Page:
Monday 13 December marks the 50th anniversary of a decision by the High Court of Australia that fundamentally altered the playing field for professional athletes in this country.
The case concerned 25-year-old rugby league star Dennis Tutty, who wanted to be freed from playing for the Balmain Tigers, to whom he was tied under the NSW Rugby League’s “retain and transfer” rules.
He ranked it among a handful of formative legal cases globally to do with economic and employment freedom in professional team sports. It has been cited in hundreds of Australian court cases involving football, cricket, rugby union, Aussie rules and hockey players.
In essence the High Court ruled professional athletes could not be treated as indentured labourers. They had the right, like other workers, to pick their employers and negotiate contracts freely.
However, the modern professional rugby players’ claim to equal human rights still isn’t quite the same as other employees, as more recent events have shown.
Dennis Tutty had made Balmain’s first grade team in 1964, as a 17-year-old. He’d played in his first grand final that season, another in 1966, and had gone on to represent Australia in 1967. He was Balmain’s player of the year in the 1966 and 1967 seasons.
But he was aggrieved by what he considered to be a lack of recognition (and money) at Balmain. At the end of the 1967 season his contract with the club expired, and he was put on its “retain” list. He would have to play for what the club was prepared to pay, or not play at all.
Effectively he was bound to the club a bit like a serf to the land. The NSW Rugby League’s rules precluded him from negotiating a new contract with Balmain or with another club.
Tutty thought that was unfair. He decided to sit out the 1969 season and initiated legal action in the Supreme Court of NSW against the Balmain Tigers and the NSW Rugby League to set aside those rules.
The High Court decides
The Supreme Court heard the case in May 1970 and handed down its decision in October 1970, in Tutty’s favour. NSW Rugby League, through its then president Bill Buckley, then appealed to the High Court.
This was the first case involving rugby league to come before the High Court. Led by Chief Justice Garfield Barwick, five judges heard the competing arguments over several days in April and May 1971.
Tutty’s lawyers argued the player contracting rules amounted an unreasonable restraint of trade. NSW Rugby League argued it was a voluntary association whose rules had no contractual effect, that its rules did not restrain trade, and if they did it was no more than was reasonable.
The High Court agreed with the lower court. The ruling is close to 10,000 words long but its essential point was that the rules binding Tutty to Balmain were “a restraint of trade which is unreasonable and unjustified”.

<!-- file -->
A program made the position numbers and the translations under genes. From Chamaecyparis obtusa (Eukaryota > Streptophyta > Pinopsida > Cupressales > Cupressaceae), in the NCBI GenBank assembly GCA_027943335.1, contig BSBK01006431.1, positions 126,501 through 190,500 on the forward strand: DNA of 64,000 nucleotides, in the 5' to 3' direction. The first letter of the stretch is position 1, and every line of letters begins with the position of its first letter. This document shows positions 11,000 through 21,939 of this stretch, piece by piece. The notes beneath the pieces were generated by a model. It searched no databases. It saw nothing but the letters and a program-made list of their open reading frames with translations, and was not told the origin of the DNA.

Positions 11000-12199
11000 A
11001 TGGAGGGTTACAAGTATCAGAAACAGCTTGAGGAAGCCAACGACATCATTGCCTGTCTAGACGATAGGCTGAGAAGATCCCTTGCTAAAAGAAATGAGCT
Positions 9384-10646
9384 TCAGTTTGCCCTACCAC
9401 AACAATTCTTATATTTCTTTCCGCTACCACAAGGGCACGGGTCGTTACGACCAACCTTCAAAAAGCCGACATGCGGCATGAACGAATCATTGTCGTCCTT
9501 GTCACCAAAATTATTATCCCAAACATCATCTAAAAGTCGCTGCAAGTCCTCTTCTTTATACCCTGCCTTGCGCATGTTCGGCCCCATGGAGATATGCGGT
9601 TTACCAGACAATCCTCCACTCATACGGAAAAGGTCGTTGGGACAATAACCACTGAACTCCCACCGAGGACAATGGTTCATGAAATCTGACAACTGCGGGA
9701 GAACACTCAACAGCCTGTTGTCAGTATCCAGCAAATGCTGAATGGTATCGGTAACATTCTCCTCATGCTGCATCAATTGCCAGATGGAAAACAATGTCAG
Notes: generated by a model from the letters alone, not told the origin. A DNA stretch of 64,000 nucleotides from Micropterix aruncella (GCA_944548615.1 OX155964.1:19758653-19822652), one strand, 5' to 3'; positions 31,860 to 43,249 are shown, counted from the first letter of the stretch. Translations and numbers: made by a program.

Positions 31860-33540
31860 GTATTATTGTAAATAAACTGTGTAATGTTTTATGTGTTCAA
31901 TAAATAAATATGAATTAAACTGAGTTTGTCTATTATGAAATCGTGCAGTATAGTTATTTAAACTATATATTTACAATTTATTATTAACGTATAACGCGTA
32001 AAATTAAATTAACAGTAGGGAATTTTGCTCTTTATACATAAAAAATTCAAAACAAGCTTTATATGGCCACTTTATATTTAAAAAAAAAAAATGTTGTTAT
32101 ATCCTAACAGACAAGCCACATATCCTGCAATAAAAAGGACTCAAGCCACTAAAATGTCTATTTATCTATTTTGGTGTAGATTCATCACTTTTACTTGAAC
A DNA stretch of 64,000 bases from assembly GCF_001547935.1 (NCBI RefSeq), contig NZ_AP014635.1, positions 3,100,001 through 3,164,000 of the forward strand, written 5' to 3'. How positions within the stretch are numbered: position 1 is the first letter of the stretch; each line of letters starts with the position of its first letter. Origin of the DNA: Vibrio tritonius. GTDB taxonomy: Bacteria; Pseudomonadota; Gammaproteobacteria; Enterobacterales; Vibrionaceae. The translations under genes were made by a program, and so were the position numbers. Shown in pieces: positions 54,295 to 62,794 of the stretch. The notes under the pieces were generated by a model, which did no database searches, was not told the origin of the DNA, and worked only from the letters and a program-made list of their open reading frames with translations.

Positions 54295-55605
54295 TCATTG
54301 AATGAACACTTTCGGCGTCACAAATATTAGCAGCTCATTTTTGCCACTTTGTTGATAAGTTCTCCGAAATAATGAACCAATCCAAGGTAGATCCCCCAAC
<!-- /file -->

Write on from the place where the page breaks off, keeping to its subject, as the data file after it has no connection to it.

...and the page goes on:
In the past 50 years Buckley v Tutty has been cited in more than 200 decisions by Australian courts, including every state and territory supreme court.
Jack de Belin’s stand-down case
But one case the ruling hasn’t positively affected is the 2019 Federal Court proceedings brought by St George Illawarra player Jack de Belin against the Australian Rugby League Commission (ARLC), the governing body of the National Rugby League. (The NRL is the elite competition successor to the NSW Rugby League.)
The NRL had stood down de Belin in February 2019 (with pay from his club) after it introduced a “no-fault stand-down” policy for players charged with serious criminal offences. This followed police charging de Belin (and a friend) with aggravated sexual assault in December 2018.
De Belin maintained the sexual encounter with the woman was consensual. His lawyers argued that the NRL standing him down was an unreasonable restraint of trade, because it went further than was reasonably necessary to protect the legitimate interests of the NRL, was imposed for an indefinite period, was done in retrospective way, and de Belin had no opportunity to make submissions or appeal.
He lost that case, with the Federal Court’s Justice Melissa Perry ruling in May 2019 that the stand-down rule went no further than was reasonably necessary to protect the legitimate interests of the NRL and ARLC.
The first of four reasons Justice Perry gave for why the NRL and ARLC had grounds to regard de Belin’s playing as a “clear and present danger to the legitimate interests” of the ARLC and the NRL was:
“while mindful of the presumption of innocence, an ordinary reasonable member of the public is likely to conclude from the fact that Mr de Belin has been charged with a serious offence that he is a person suspected by the police of having committed the offence and that the police have reasonable cause for laying the charge against him.”
You could be forgiven for interpreting this as saying that while the presumption of innocence until proven guilty is enshrined in the United Nations Universal Declaration of Human Rights, the fact people might suspect de Belin was guilty was enough grounds for the NRL to stand him down.
De Belin ultimately had all charges against him dropped in May 2021.
We may not think of professional athletes as being just like other workers, but should that mean the fundamental right to a presumption of innocence is trumped by the primacy of the commercial rights of a governing body?
To resolve that question we may need another Dennis Tutty to take the matter all the way to the High Court.